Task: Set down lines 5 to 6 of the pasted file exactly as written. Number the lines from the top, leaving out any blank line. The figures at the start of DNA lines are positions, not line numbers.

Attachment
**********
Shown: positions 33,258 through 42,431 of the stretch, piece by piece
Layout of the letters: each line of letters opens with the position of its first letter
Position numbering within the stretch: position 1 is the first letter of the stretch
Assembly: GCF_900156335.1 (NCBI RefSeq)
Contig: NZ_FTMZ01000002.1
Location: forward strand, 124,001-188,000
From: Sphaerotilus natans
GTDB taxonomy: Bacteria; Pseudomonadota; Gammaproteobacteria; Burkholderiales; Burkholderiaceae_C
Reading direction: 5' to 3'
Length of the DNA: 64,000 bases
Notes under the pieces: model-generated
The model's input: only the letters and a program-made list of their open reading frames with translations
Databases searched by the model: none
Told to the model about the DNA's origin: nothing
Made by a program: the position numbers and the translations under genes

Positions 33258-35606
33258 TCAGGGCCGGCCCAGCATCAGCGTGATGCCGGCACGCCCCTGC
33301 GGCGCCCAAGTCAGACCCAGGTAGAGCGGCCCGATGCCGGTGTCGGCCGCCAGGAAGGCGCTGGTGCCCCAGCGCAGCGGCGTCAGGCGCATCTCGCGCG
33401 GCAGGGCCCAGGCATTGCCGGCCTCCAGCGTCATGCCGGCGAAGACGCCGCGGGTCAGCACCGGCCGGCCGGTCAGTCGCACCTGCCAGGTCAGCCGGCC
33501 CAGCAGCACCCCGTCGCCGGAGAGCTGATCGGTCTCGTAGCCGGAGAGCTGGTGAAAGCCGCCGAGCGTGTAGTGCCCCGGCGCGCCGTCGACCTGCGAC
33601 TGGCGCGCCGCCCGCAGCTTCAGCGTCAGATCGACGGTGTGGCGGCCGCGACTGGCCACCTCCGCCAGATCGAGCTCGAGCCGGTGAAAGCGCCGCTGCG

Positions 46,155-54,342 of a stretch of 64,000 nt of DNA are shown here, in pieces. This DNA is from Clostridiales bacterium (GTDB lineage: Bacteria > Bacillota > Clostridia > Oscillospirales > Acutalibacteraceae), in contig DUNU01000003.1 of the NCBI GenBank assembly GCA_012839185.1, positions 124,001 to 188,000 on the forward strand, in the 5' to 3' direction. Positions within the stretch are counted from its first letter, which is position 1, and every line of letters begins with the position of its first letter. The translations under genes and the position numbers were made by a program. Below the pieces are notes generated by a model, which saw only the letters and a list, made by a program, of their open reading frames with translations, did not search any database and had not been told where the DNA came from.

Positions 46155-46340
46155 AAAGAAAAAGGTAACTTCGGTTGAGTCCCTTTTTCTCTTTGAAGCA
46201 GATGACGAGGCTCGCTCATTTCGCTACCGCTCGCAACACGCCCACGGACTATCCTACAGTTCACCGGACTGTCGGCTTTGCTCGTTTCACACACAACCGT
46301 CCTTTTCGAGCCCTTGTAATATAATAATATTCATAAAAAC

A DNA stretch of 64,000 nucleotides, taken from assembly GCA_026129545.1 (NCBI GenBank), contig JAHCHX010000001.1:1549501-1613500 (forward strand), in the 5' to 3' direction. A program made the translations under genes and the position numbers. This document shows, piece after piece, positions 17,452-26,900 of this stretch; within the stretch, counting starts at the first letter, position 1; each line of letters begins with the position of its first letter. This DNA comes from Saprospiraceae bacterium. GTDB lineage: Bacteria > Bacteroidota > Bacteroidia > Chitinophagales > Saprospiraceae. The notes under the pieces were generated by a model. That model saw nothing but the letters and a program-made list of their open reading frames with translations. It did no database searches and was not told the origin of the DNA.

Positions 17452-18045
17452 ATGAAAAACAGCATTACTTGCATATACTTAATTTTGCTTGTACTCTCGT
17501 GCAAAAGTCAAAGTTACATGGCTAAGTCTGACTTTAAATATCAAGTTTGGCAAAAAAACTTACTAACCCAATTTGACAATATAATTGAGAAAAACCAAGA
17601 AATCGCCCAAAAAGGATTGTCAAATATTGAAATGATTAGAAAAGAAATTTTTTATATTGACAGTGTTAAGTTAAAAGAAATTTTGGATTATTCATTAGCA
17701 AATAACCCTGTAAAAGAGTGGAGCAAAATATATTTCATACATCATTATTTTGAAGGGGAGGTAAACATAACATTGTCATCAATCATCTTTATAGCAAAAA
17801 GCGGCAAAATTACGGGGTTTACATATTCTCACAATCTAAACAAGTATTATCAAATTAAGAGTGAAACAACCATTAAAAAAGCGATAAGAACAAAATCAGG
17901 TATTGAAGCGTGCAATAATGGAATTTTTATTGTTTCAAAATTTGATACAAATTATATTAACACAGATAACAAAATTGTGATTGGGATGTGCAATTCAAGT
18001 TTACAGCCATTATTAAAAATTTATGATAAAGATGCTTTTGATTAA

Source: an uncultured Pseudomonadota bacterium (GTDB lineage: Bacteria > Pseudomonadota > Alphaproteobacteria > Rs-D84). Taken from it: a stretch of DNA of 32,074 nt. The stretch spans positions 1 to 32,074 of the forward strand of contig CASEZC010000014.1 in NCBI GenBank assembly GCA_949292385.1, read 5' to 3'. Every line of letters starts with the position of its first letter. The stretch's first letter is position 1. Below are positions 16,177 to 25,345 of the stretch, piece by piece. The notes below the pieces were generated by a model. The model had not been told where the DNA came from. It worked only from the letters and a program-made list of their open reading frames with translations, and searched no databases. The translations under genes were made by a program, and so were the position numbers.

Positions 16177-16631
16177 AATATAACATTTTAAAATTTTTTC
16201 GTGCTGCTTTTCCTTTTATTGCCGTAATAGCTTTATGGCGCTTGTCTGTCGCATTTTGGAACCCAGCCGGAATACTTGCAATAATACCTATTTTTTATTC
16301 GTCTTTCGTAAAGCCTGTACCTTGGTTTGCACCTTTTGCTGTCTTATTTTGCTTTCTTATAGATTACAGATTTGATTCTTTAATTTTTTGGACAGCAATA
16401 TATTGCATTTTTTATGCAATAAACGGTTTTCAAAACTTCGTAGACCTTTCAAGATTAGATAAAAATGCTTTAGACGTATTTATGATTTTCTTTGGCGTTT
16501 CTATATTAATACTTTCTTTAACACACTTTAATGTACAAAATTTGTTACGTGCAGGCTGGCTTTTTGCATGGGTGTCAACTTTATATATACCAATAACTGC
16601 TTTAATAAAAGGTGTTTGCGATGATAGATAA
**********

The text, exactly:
Contig: NZ_FTMZ01000002.1
Location: forward strand, 124,001-188,000